along with other high-ranking Templars, were executed

byburning in March, 1314, on an island in the Seine.

[Howarth 17] The years between the arrest of Templars

and the order’s final dissolutionafforded plenty of time for

knights on the lam to become absorbed by

theunderground. Knights in England were never pursued,

due largely to a riftbetween the King and the Church, and

many were thought to have participatedin the war between

Scotland and England, on the side of Robert the

Bruce.[Robinson 150-51] The vast fleet of Templar

merchant ships was never found. There is norecord of the

18 Templar ships which had been based at La Rochelle on

theFrench coast, nor any of the various Templar ships

normally anchored in theThames or other English seaports.

There is some speculation that the BarbaryPirates, who

gained worldwide noteriety by plundering European

shipping wellinto the 19th century, were founded by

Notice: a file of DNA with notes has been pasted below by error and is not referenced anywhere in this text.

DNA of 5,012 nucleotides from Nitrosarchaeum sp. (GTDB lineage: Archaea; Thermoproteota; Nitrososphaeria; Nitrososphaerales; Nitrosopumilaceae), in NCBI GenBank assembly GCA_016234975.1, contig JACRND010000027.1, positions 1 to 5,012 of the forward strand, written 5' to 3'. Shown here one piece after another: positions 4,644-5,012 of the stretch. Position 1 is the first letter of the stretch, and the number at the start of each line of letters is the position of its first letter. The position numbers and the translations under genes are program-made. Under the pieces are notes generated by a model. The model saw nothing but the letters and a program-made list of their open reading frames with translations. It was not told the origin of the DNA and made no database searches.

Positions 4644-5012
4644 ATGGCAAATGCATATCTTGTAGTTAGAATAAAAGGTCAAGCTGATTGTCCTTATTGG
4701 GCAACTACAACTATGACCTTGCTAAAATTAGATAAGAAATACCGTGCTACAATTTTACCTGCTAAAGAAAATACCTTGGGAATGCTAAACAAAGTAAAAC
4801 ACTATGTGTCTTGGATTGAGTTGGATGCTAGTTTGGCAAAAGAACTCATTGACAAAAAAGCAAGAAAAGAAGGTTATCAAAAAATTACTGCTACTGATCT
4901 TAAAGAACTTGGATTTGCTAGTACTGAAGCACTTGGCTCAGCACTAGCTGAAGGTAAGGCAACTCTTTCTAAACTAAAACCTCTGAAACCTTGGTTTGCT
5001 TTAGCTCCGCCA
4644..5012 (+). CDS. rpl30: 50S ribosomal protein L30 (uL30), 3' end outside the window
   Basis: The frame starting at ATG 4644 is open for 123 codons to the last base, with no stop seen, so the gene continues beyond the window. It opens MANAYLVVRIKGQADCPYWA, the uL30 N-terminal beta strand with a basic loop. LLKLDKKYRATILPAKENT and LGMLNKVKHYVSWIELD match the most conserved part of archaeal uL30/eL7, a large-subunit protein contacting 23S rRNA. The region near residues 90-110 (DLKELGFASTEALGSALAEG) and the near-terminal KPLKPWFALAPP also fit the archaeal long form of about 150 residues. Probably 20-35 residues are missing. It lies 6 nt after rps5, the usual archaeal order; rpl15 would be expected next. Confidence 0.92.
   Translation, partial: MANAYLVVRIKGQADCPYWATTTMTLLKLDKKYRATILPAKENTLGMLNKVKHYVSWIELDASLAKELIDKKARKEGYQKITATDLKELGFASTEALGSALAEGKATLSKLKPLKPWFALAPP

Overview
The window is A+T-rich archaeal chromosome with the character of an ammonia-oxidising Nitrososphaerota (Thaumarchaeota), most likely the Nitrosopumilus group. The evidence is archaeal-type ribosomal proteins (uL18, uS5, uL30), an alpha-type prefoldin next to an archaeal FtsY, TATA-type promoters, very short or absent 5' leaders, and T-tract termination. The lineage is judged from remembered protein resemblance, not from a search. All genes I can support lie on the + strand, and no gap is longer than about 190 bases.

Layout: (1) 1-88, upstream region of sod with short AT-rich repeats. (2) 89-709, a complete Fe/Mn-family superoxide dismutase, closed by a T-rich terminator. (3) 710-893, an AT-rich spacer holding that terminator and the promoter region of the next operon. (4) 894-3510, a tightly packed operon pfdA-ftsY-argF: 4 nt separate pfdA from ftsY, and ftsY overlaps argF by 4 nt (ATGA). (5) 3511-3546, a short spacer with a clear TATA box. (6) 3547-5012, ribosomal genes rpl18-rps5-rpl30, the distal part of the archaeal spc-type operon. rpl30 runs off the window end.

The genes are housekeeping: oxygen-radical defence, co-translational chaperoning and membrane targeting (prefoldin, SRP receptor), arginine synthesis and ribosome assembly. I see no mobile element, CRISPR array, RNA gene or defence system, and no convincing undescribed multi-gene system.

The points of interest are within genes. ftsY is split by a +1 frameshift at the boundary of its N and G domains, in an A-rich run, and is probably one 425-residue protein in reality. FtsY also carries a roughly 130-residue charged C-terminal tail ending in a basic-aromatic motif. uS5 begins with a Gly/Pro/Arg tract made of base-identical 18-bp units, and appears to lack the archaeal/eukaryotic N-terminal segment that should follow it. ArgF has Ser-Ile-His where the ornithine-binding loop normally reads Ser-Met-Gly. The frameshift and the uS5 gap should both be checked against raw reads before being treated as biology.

seagoing Templars with revenge ontheir minds. Many of the

order’s ships were galleys, which were particularlysuited for

piracy. [Robinson 165] One of the more mysterious tenets

of the Freemasons can be found in the initiation of a Master

Mason. The initiate is told his degree "will make youa

brother to pirates and corsairs." [Robinson 165-66] In

1813, a merchant ship, captained by a Freemason, was

captured andboarded by pirates. In desperation, the

captain rendered the Grand HailingSign of Distress of a

Master Mason. The pirate captain apparently

recognizedthe secret sign and allowed the merchant ship to